Majid Boustany

Patron of the project and president of the Francis Bacon MB Art Foundation

My family has a long-standing commitment to philanthropy, expressed through the Boustany Foundation and many other initiatives. For my part, this philanthropic path has led through art, ever since the powerful work of the British artist Francis Bacon erupted into my life. During a visit to the Tate Gallery, while studying in London, I found myself confronted with one of his disturbing triptychs which triggered in me the need to explore his oeuvre. I have been immersed in his work, life and painting practice for more than twenty years. In 2014, this led me to create the Francis Bacon MB Art Foundation in Monaco, a non-profit foundation dedicated to the artist.

Today, my patronage of the École du Louvre forms part of this same philanthropic approach. Following a first partnership with the School in 2016 with the creation of a Francis Bacon research scholarship, I am now delighted to support the project ‘ÉCOLE DU LOUVRE 2021-2022’. This ambitious architectural project will undoubtedly give the School a vital asset for its future and become an essential tool for its students and educators.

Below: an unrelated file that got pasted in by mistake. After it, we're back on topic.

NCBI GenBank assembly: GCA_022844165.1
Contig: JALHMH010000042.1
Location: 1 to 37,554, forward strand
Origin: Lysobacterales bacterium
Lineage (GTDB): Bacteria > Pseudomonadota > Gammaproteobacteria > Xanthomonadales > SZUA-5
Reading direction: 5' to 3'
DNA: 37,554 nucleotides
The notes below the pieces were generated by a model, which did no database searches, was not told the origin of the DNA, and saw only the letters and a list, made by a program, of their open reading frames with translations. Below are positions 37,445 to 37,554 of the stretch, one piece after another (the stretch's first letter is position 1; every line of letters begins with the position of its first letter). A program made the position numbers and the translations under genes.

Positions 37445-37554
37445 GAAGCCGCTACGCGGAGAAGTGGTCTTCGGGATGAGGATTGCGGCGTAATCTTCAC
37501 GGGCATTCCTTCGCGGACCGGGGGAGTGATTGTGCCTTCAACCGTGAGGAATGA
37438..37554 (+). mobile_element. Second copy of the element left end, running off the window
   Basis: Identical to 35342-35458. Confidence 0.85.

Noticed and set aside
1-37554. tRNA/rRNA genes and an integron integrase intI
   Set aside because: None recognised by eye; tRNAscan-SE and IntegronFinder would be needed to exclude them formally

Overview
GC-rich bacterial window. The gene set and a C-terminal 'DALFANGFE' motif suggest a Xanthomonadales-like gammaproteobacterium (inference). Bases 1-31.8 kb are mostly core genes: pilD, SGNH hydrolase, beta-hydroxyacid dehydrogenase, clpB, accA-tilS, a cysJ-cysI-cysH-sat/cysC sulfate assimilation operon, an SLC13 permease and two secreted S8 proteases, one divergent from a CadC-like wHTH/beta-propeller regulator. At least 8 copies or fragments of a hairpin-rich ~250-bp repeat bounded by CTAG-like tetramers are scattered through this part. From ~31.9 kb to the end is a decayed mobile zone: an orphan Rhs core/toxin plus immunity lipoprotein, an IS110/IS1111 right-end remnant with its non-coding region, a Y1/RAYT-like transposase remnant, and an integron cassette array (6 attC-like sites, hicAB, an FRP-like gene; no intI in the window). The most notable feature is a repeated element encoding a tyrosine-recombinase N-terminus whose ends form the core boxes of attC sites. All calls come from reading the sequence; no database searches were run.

What are your connections with the École du Louvre?

In 2016, through my foundation — the Francis Bacon MB Art Foundation Monaco — I entered into a partnership with the École du Louvre, under which, every four years, a research scholarship is awarded to a postgraduate from the school whose work relates to the painter Francis Bacon or which has a direct link with the artist.

That same year, I was invited to give a lecture at the École du Louvre on ‘Francis Bacon, Monaco and French culture’, to coincide with the Bacon exhibition organised by the Grimaldi Forum in Monaco, under the aegis of my foundation.

These early collaborations gave me the opportunity to discover a unique and fascinating institution, adjoining the greatest museum in the world, closely connected with other major museums, and offering a unique educational model with teachers passionate about their mission.

How did you become the patron of this project?

Through my first partnership with the École du Louvre, I met Claire Barbillon, who took over as Director of the School in 2017. I was immediately impressed by her singular career, her passion for sharing knowledge and her ambitions for the future of the school. I had long discussions with her and with her team on various subjects relating to art, the school, her pedagogy, her plans and her students. When, in 2018, she told me about her aspiration to launch a major programme of works at the heart of the Palais du Louvre, at the Aile de Flore site, to include the redevelopment and refurbishment of the library and its documentation and IT services, and the creation of a research centre, I was immediately captivated by this visionary project. Soon after, I offered to support the entire project.